Why Size Really Matters in the Cloud

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There's no shortage of cloud service providers these days, but new tests from Nasuni, a provider of storage systems that are integrated with multiple back-end cloud storage services, finds that not all cloud computing platforms are created equal.

According to Nasuni, the Amazon S3 cloud storage service is not only substantially faster than other cloud storage platforms, the company's latest tests show that transferring 12 TB of data between one Amazon S3 cloud instance to another only take four hours. That compares to 40 hours for transferring the same amount of data between Amazon S3 and Microsoft Windows Azure, and just under a week to transfer that data to Rackspace. Conversely, the test shows it only take five hours to transfer that data from Rackspace back to the Amazon S3 cloud.

According to Nasuni CEO Andres Rodriguez, the reason for this is that the Amazon S3 cloud has reached a level of scale that allows it to perform writes to disk storage at rates that are substantially faster than competitors. Rodriguez says he expects that Microsoft Azure might one day approach the scale of Amazon, but just about every other cloud service provider is going to be at a disk performance disadvantage for some time to come.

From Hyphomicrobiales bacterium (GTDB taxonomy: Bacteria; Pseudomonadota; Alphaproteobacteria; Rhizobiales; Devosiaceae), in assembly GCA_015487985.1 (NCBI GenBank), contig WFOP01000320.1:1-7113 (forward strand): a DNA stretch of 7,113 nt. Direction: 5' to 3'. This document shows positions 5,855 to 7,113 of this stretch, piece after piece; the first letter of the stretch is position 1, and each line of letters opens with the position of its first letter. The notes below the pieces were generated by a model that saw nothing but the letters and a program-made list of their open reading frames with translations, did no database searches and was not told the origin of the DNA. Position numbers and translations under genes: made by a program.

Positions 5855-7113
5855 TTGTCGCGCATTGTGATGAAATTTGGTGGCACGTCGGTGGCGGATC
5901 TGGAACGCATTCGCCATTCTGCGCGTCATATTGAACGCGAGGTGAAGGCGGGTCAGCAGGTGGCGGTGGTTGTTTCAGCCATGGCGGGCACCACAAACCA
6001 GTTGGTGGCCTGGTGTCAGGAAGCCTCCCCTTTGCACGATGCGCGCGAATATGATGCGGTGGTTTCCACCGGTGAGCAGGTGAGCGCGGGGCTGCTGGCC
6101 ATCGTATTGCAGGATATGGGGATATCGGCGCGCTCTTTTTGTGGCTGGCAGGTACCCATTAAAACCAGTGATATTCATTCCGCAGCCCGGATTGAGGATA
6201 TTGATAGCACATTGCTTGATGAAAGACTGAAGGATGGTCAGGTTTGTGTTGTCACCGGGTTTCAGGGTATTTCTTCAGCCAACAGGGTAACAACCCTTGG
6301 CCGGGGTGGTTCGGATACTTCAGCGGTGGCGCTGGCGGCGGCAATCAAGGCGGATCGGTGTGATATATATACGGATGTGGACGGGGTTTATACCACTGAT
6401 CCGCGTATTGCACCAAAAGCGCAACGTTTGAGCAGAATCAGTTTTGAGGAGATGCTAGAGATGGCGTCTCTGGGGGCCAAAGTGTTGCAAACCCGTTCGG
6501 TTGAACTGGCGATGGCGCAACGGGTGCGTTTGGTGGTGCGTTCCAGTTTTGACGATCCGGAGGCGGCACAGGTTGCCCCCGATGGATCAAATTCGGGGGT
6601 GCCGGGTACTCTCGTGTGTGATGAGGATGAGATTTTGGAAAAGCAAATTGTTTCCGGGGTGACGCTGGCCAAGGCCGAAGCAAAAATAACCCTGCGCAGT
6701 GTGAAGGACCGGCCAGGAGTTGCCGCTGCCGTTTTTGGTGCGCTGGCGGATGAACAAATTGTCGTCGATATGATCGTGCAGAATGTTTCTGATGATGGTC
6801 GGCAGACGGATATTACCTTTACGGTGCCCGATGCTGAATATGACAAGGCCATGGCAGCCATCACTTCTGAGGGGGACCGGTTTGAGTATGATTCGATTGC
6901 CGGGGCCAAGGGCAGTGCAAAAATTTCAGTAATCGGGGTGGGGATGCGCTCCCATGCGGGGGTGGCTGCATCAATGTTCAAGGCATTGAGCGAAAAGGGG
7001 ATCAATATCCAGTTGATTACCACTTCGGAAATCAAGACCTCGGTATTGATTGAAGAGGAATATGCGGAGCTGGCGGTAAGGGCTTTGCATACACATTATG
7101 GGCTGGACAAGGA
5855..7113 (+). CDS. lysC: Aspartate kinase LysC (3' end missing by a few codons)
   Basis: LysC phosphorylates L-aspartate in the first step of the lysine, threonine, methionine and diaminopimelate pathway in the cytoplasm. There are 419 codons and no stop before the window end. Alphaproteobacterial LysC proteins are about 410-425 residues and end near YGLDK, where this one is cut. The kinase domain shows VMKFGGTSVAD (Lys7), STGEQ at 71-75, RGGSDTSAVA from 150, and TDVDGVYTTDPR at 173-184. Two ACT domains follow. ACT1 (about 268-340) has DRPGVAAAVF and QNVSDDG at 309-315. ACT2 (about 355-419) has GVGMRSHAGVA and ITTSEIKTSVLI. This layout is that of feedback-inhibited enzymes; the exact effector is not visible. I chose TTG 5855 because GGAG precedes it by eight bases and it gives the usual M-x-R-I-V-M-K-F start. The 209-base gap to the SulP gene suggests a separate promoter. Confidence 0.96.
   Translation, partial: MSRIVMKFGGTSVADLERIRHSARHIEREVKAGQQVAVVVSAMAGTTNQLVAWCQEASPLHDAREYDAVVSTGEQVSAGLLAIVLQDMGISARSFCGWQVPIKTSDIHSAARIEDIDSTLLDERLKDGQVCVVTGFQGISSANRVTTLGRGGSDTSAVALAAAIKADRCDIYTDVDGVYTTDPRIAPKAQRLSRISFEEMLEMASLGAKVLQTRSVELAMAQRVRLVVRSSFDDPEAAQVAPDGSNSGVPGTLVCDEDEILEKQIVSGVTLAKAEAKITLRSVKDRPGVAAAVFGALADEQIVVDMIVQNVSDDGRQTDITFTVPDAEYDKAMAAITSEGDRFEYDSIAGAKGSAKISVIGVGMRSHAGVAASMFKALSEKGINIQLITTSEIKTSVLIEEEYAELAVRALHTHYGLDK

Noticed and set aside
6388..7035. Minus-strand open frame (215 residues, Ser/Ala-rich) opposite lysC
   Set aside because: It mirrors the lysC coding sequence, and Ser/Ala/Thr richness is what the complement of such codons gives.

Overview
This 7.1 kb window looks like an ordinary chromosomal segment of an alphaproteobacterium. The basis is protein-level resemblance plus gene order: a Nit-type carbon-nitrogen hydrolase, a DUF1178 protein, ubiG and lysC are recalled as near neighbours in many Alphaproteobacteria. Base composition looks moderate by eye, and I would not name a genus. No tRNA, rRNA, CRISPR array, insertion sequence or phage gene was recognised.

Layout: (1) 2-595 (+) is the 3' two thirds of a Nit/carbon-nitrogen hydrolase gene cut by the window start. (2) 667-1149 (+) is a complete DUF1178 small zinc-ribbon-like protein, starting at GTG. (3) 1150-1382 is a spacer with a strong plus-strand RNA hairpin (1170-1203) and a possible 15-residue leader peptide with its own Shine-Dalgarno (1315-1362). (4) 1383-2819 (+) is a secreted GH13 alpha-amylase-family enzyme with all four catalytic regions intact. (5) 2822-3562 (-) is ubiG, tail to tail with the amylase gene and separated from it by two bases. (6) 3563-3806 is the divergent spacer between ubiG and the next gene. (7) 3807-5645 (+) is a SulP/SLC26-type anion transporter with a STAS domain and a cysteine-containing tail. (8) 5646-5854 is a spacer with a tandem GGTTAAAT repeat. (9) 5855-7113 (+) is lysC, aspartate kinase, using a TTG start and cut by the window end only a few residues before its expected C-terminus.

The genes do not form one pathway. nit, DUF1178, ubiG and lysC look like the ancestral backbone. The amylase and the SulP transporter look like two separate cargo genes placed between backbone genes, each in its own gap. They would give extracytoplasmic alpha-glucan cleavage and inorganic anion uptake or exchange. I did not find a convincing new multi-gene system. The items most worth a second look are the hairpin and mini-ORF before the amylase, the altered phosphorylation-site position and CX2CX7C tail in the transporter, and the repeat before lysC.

As a result of these tests, Rodriguez says Nasuni advises most of its customers to use the Amazon S3 cloud. Of course, the more customers Amazon gets, the larger the disk farm becomes, which ultimately improves storage performance. That's an important factor not only for meeting service level agreement (SLA) requirements, but also for companies that expect to share data with other entities because the cost of transferring data in the cloud is often tied to both the amount of data involved and how long it takes to move it across the network.

The Nasuni tests would also suggest that there will need to be a significant amount of consolidation in the cloud space if other providers expect to compete with Amazon. The simple fact of the matter is that scale not only allows Amazon to compete aggressively on pricing by increasing its scale, but also contributes to the ongoing performance improvements across the entire shared cloud storage service. As such, competitors are going to have to figure out how to compete with Amazon at a level of scale most of them right now can come nowhere near matching.